Medibank breach should rejig any short-term memory loss

People have been rather optimistic in recent months

Medibank breach should rejig any short-term memory loss


By Bethan Moorcraft

Anyone who thinks the scourge of ransomware has cooled off should think again.

After years as the primary culprit behind rapid hardening in the cyber insurance market, there have been some reports that ransomware attacks have decreased in both frequency and severity in the last six months.

People are using words like ‘stabilising,’ ‘maturing,’ and ‘optimism’ in relation to the cyber insurance market – and whether they’re apt terms to describe the current state of the sector or not, I strongly believe this is no time for the industry to relax.

In fact, I’m not sure the cyber insurance industry will ever be able to relax (consider that if you’re seeking a low-stress desk job). The good guys (you, the insurers) are always seemingly one step behind the threat actors. New attack vectors are emerging all the time, and so far, it’s proven impossible to keep up.  

So, even if the above stats are true and there was a slight decrease in ransomware activity in the early months of 2022, there will always be a new type of attack keeping business leaders, risk managers, and cyber insurers up at night – not to forget ransomware constantly bubbling under the surface.

Turn your attention to Australia, where the country’s largest private health insurer – Medibank Private Ltd., which covers approximately one-sixth of Australians – is struggling with a crippling cyberattack. This wasn’t a ransomware attack (although a ransom was demanded); it was a data breach in which hackers exposed hackers exposed the private information of around 9.7 million current and former Medibank customers and some of their authorised representatives.

Medibank first announced it had detected “unusual activity” on its internal systems on October 13, but it dealt with the cyberattack and initially reported “no evidence that customer data had been accessed” during the breach. The narrative changed on October 17, when a malicious party – now believed to be a rebrand of the defunct Russian ransomware group REvil – threatened to leak Medibank customers’ private medical data unless the insurer paid a ransom.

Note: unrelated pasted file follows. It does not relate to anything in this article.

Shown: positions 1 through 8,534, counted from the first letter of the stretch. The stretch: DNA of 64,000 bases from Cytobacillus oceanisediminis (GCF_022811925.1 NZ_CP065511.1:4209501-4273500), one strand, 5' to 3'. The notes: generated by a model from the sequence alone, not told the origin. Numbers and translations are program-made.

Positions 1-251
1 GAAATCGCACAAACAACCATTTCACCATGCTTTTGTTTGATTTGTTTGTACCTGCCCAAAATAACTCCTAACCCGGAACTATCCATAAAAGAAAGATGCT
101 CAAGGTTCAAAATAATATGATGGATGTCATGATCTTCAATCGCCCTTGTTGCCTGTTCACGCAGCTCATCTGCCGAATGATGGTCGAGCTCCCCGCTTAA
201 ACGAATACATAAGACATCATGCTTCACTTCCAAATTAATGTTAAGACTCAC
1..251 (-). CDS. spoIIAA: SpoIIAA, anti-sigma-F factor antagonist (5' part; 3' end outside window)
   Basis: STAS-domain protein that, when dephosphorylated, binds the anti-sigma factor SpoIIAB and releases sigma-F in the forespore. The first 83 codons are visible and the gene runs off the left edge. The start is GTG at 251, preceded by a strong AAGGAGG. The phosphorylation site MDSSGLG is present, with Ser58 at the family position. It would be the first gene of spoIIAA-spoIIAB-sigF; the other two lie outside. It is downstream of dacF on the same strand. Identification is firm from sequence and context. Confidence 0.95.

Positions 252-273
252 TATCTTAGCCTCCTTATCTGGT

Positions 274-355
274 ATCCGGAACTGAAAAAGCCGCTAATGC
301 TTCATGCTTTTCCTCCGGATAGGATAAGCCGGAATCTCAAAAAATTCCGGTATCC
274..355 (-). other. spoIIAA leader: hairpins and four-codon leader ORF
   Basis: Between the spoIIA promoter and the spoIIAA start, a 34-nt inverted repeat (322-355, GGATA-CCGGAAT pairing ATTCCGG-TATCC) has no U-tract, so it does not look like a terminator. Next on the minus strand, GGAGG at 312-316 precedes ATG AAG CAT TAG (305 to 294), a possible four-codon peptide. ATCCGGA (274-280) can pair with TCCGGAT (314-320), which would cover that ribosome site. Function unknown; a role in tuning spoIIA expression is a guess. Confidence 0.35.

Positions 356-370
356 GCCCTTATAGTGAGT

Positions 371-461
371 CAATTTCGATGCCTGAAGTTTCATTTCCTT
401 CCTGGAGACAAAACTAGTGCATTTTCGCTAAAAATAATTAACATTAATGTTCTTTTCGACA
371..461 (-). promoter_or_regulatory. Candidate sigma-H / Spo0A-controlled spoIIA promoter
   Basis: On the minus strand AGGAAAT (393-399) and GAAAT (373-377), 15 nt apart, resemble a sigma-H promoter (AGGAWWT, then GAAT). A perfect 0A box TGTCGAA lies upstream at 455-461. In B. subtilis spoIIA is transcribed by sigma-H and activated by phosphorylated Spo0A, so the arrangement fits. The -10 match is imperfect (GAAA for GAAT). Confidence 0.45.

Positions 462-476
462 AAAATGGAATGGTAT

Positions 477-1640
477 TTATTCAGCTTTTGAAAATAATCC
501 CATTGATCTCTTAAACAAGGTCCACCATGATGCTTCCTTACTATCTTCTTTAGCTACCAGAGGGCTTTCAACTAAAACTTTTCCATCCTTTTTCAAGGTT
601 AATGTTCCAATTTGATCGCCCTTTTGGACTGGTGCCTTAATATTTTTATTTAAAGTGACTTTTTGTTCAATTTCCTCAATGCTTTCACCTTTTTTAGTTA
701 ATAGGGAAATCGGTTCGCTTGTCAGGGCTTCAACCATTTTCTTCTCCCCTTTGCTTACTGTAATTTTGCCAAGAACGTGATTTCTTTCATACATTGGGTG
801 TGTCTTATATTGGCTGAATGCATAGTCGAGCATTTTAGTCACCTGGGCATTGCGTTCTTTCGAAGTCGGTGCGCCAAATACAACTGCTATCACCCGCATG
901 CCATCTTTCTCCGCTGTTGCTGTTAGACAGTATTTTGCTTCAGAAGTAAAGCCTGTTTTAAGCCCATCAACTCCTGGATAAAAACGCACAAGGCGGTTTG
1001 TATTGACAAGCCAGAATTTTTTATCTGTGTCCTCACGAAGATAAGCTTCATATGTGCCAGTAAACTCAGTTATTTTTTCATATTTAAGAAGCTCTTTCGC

On November 7, the private health insurer said it will not pay a ransom - a decision endorsed by Australian Home Affairs Minister Clare O'Neil – but by November 10, the hackers had released private medical information on the dark web, including a file labelled “abortions” and a “naughty-list” file reportedly including details of people who had sought medical treatment for HIV, drug addition, alcohol abuse, or for mental health issues.

What a catastrophe. And the toughest part is, Medibank did everything seemingly by the book. Since its initial breach report on October 13, the health insurance giant has shared regular updates on the situation (including when new private medical data is leaked), the status of its investigation, and it has provided hotlines, assistance, and critical response tools for victims.

Medibank’s decision not to pay a ransom was endorsed by the Australian government, but despite the Australian Minister of Home Affairs Clare O’Neil warning the “scumbags behind this attack” that “the smartest and toughest people in this country are coming [at] you” during question time in Australian parliament on November 10, the hackers keep leaking more data. They’re laughing at us.

The Medibank data breach is a very significant and complex event, which (at the time of writing) is still unfolding. No doubt, when it has finally reached its conclusion, this mega breach will provide learning opportunities for insurers, brokers, and business leaders worldwide.

For now, I hope that it rejigs people’s memories. Even if your country or your market has been lucky enough to experience a plateau or a decline in cyber insurance losses through 2022, or a drop in the frequency and/or severity of ransomware attacks, others, like Australia, have not been as fortunate.

There will always be someone, somewhere, on the receiving end of criminal cyber activity. It’s the nature of the risk, and we are all exposed. I cannot fully embrace the optimism I’ve heard of in the cyber insurance marketplace when the next business-ending or state-stalling attack is likely right around the corner.

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